THE AHRENS FIRE ENGINE PLANT.
More than twenty years ago the Ahrens Fire F.ngine company had well-equipped works in Cincinnati, where the fire engine hearing the name of the makers was constructed. It gained rapidly in favor among fire engineers of that time.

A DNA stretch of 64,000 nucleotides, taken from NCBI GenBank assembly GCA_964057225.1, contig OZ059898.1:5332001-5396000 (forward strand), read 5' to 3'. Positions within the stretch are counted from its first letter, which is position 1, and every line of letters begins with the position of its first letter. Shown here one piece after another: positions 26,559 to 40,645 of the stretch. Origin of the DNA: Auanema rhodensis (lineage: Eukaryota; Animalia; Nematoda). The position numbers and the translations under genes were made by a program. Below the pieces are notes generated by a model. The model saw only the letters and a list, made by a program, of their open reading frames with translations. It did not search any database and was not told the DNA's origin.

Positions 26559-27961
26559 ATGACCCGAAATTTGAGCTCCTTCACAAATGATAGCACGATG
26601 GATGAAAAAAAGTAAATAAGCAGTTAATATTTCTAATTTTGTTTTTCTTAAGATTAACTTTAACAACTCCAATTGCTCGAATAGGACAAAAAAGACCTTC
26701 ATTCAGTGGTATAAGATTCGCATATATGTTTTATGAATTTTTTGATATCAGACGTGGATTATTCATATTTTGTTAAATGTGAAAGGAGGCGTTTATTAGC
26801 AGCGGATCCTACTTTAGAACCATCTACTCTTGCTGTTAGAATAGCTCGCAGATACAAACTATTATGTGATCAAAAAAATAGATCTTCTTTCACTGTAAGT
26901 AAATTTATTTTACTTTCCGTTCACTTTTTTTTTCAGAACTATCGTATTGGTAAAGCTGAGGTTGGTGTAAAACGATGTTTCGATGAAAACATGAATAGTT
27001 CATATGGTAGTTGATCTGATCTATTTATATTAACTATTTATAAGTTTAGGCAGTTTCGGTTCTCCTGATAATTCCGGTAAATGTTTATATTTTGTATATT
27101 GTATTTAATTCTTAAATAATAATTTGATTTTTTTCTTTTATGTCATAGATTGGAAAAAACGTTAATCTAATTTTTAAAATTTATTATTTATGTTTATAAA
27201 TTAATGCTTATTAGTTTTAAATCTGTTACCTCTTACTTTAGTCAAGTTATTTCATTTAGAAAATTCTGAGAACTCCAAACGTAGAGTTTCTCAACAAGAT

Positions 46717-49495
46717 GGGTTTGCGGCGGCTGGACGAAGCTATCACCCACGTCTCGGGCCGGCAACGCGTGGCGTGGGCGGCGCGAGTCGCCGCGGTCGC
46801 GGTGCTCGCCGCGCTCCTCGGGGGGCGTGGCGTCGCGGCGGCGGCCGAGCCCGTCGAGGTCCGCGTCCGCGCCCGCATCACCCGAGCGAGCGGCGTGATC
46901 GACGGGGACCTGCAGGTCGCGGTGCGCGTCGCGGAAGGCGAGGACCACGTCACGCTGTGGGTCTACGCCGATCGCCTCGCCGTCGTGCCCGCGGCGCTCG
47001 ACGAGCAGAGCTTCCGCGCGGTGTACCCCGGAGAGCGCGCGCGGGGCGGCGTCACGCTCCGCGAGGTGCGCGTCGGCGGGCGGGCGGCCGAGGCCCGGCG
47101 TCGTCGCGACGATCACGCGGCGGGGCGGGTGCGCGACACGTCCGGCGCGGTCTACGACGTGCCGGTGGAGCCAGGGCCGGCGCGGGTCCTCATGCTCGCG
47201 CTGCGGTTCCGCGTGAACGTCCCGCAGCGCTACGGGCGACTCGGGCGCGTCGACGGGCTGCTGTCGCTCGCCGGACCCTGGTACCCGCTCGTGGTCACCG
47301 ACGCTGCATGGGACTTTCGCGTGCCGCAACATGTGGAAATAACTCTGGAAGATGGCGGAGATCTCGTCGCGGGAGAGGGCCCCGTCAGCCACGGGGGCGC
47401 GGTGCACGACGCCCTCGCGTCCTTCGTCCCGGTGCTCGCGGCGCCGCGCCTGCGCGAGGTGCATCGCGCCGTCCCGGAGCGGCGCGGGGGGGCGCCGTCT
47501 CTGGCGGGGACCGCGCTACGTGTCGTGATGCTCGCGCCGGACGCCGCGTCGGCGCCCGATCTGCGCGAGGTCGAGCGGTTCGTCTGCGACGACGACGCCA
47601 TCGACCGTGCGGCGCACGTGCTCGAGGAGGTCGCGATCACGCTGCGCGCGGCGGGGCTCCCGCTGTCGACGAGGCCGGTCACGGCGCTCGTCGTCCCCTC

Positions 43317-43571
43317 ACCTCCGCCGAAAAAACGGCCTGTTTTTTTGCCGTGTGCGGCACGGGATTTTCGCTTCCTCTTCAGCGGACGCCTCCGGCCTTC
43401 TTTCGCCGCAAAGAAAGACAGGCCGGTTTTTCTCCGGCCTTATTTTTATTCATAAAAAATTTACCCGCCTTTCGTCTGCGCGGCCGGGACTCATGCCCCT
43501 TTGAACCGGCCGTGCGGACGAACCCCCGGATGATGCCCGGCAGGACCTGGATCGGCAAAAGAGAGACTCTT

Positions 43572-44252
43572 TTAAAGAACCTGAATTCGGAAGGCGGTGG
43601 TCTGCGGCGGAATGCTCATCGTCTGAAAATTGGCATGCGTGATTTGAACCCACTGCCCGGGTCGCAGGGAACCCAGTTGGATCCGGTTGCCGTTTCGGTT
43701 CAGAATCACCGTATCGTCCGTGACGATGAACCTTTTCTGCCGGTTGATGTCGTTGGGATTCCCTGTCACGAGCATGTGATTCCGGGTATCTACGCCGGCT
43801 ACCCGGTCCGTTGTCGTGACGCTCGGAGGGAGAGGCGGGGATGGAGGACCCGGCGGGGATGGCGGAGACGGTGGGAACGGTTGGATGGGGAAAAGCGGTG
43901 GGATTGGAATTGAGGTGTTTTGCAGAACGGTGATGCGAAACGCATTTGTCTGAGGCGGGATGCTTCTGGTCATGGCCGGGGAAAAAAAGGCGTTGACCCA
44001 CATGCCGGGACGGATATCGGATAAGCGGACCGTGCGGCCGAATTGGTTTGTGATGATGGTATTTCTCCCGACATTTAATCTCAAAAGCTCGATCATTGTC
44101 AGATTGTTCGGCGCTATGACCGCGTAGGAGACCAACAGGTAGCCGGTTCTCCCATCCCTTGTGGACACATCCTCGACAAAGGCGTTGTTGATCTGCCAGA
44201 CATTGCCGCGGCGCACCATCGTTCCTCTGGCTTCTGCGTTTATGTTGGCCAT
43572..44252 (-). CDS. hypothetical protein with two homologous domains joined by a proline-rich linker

owing to its many good points, such as rapid steaming, ability to hold steam and durability Now, after this long lapse of time, during which the old Ahrens concern had been merged with another corporation, a newly horn company has sprung into existence in the same city, under entirely different conditions and with such improved methods over the old that it is only reasonable to agree with the assertion of one of its members that we do not expect to get all the patronage for our engine, but, with consistent work, and established moderate prices, we hope to get our share. One thing may be relied upon, we shall only make uniform bids, and, if we do not succeed in obtaining contracts on them, we shall not complain. The new factory of the company is a pretentious structure situated at the corner of Alfred and Cook streets. It is solidly constructed of brick, with stone foundation, anti it has three stories and basement. T he walls are so built that other floors may be added, should an expansion of the business necessitate such an addition at any time. The building, so far, and machinery have cost in the neighborhood of $100,000, all of which has been paid. Its has a floor-space of 5^1*000 square feet, and, there being abundance of light, it is admirably adapted for the purpose for which it was erected. O11 the first, or main floor there is room to erect eight engines at one time, and m its rear is an excellently appointed blacksmith shop, with patent down-draught forges, where all the iron work will he forged. In the basement is carried a large stock of materials used in the construction of the engines, and there, also, are located the stationary engine and workmen’s lavatories. On the second floor are the offices of the company, drafting room, and tool room, where the special tools are made, and several modern lathes and machines are stationed near the windows, which, as will lie seen by the illustration, extend round the building on all sides. The third floor is used as the paint and pattern shop, and is reached by two elevators—the larger one for hoisting engines from other parts of the factory. The coppersmith shop, brass foundry, and nickel-plating room are also on this story. In the fitting shop is a large scale, upon which all engines are weighed, when ready for delivery. The company has orders for five engines and the repairing of an Ahrens steamer for Columbus, Ohio, with one of its improved self-circulating water tube boilers. There is ro doubt that the company has made a good selection for the location of its works. T he mechanical end of the business is in charge of Mr. Charles H. Fox, vicepresident. The general supervision of the plant is looked after by Mr. G. F. Ahrens, president. The sales department is managed by Mr. John P. Ahrens, secretary, and the financial and office affairs are in the hands of Mr. G. W. Knapp, treasurer of the company. These young men are all earnest workers, so that the best results may be looked for by their individual efforts.